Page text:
Below are our top 10 stories that you need to know about. Be sure to check our twitter page for regular posts of important headlines. Click on the links for full stories.
Opinion articles of the week:
What would a Brexit mean for UK environmental law and policy? Click here for the debate.
The number of prisoners is on the rise according to statistics released this week but Minister for Justice Michael Gove must find £600m worth of savings in prison expenditure by 2019. How can he balance the books? Click here for the discussion.
Global oil markets have changed drastically, click here for the implications for the global economy if it transpires that this is not merely a temporary change but a long term structural change.
1. SYRIAN AIRSTRIKE VOTE
The UK has launched air strikes targeting so-called Islamic State in Syria, after MPs voted overwhelmingly for action. The government motion specifically authorises air strikes “exclusively” against IS in Syria – but not deploying British troops on the ground. For everything you need to know about the decision click here.
Click here for a short video explaining how the war in Syria began and how the world’s major powers got involved.
2. OPEC MAINTAINS OIL PRODUCTION
The Organization of the Petroleum Exporting Countries (OPEC) decided to maintain production at 31.5 million barrels per day at its meeting in Vienna on Friday. The 13 member oil cartel remained divided over its production ceiling however, and failed to reach an agreement on this. (Business Insider)
Crude oil fell below $40 a barrel in response to the decision. Goldman Sachs analysts believe that oil prices could fall by another 50%. They believe this approach from OPEC could send oil prices even lower as markets may still fail to clear oversupply. Click here for more.
3. ECB DECISION
The European Central Bank announced the extension of its quantitative-easing program which will now continue through to March 2017. The ECB also reduced the deposit rate by 10 basis points, or 0.10 percentage point, to minus 0.3 percent. (Bloomberg)
Some analysts believe that this quantitative easing may cause irreparable economic damage. Click here for more.
4. BANK STRESS TESTS
The big seven lenders passed their stress tests, though it was a narrow squeak for Royal Bank of Scotland and Standard Chartered. Royal Bank of Scotland (RBS) and Standard Chartered were both flagged for “capital inadequacies” in the test, with the Bank of England saying that neither of the lenders would have had enough reserves to withstand the stress test scenario in which Chinese growth slowed to 1.7 per cent, oil prices fell to a low of $38 per barrel, volatility in financial markets spiked and the dollar appreciated against a wide range of currencies. (City A.M.)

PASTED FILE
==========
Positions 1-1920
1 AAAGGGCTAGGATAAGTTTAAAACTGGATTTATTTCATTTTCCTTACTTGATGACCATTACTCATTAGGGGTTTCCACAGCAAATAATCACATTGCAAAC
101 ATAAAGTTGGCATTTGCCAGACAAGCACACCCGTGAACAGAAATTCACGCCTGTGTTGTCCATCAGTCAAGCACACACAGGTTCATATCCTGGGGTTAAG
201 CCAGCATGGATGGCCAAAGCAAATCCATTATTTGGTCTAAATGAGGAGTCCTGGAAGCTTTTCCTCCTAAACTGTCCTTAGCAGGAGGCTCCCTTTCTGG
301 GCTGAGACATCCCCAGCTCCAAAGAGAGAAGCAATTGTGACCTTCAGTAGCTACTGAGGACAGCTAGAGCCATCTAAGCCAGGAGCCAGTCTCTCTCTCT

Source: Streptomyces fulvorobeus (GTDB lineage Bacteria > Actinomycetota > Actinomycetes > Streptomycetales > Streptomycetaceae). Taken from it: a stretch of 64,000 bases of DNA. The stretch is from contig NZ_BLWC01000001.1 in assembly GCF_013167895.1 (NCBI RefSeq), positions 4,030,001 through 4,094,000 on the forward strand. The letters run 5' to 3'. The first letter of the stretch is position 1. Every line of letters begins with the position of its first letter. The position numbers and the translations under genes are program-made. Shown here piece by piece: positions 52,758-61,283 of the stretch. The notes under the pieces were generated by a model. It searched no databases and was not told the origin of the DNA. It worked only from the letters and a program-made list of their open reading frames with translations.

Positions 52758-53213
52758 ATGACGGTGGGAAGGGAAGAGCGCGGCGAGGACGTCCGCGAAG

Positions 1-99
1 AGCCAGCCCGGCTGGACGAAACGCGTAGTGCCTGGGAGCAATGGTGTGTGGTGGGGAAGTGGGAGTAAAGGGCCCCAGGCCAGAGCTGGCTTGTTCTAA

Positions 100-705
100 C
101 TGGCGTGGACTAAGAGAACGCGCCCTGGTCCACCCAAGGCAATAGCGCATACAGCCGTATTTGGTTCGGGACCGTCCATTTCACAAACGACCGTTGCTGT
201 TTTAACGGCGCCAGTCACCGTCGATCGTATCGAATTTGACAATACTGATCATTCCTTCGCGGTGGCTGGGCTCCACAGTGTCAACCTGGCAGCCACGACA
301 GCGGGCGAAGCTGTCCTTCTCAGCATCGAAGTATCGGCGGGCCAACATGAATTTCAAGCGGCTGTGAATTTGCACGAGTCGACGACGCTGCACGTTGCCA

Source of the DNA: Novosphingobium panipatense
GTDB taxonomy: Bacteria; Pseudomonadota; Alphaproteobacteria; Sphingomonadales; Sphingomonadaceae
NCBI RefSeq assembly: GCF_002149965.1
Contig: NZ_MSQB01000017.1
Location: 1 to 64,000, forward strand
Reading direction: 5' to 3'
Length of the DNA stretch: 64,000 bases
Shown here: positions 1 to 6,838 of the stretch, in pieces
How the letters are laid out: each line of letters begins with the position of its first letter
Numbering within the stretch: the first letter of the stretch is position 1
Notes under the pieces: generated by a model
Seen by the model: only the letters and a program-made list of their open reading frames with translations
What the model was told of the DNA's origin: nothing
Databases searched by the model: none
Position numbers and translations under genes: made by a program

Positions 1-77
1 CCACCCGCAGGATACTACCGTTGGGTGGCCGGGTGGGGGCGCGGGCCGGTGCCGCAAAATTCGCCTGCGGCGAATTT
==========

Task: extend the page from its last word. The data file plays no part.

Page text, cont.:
Despite this, governor of the Bank of England Mark Carney made it clear that none of these banks will have to raise more capital as a result of the tests. (The Guardian)
5. CHINA-SOUTH AFRICA DEALS
China and South Africa have signed deals and loans valued at $6.5bn (£4.3bn), with the focus on building infrastructure in the African giant. The deals were announced during a four-day visit by Chinese President Xi Jinping to increase trade and investment between the two countries. China has given a series of loans to African countries for development. The countries, in turn, provide oil and other key commodities to the world’s second largest economy. (BBC News)
6. SHELL GETS AUSTRALIAN APPROVAL FOR ACQUISITION
Oil major Shell has received the final nod from an Australian regulator for its proposed $70bn (£47bn) acquisition of BG group, meaning China is now the last regulatory hurdle it has left to clear (City A.M)
7. VOLKSWAGEN SALES FALL
Sales of Volkswagen cars fell 20% in the UK last month following the diesel emissions scandal.
In September, it emerged that some Volkswagen diesel cars had been fitted with software that could tell when emissions tests were being conducted and alter the way the engine was running to make the cars look more environmentally friendly. (BBC News)
8. SAMSUNG APPLE PATENT DISPUTE
Samsung has agreed to pay Apple $548m (£362m) as part of a deal to settle a long-running patent dispute. The dispute began in 2011 when Apple said Samsung was using some of its patented technologies without permission. The payment does not mean the end of the row as, next year, a US court will decide if Apple deserves more damages. The payment is part of a bigger $1bn damages award that Apple was granted in 2012 by a jury that considered the case. That total was reduced on appeal to $930m. (BBC News)
9. JD WETHERSPOON CYBER HACK
Pub chain JD Wetherspoon has said that the personal details of more than 650,000 customers may have been stolen in a cyber-attack, and a small portion of this included credit card data. For the majority of customers no financial data was stolen, and no passwords were obtained. However, the last four digits of around 100 customers’ credit card numbers were taken. Investors shrugged off the breach, and Wetherspoon shares in the company were up 2.3 per cent. (City A.M)
10. PFIZER RESEARCH SITE CLOSURE
Drug maker Pfizer has today announced that it is closing one of its research sites in Cambridge. The decision to shut the Neusentis facility at Granta Park, which is part of the company’s wider plans to reduce its investment in pain research, puts up to 120 jobs on the line. (City A.M)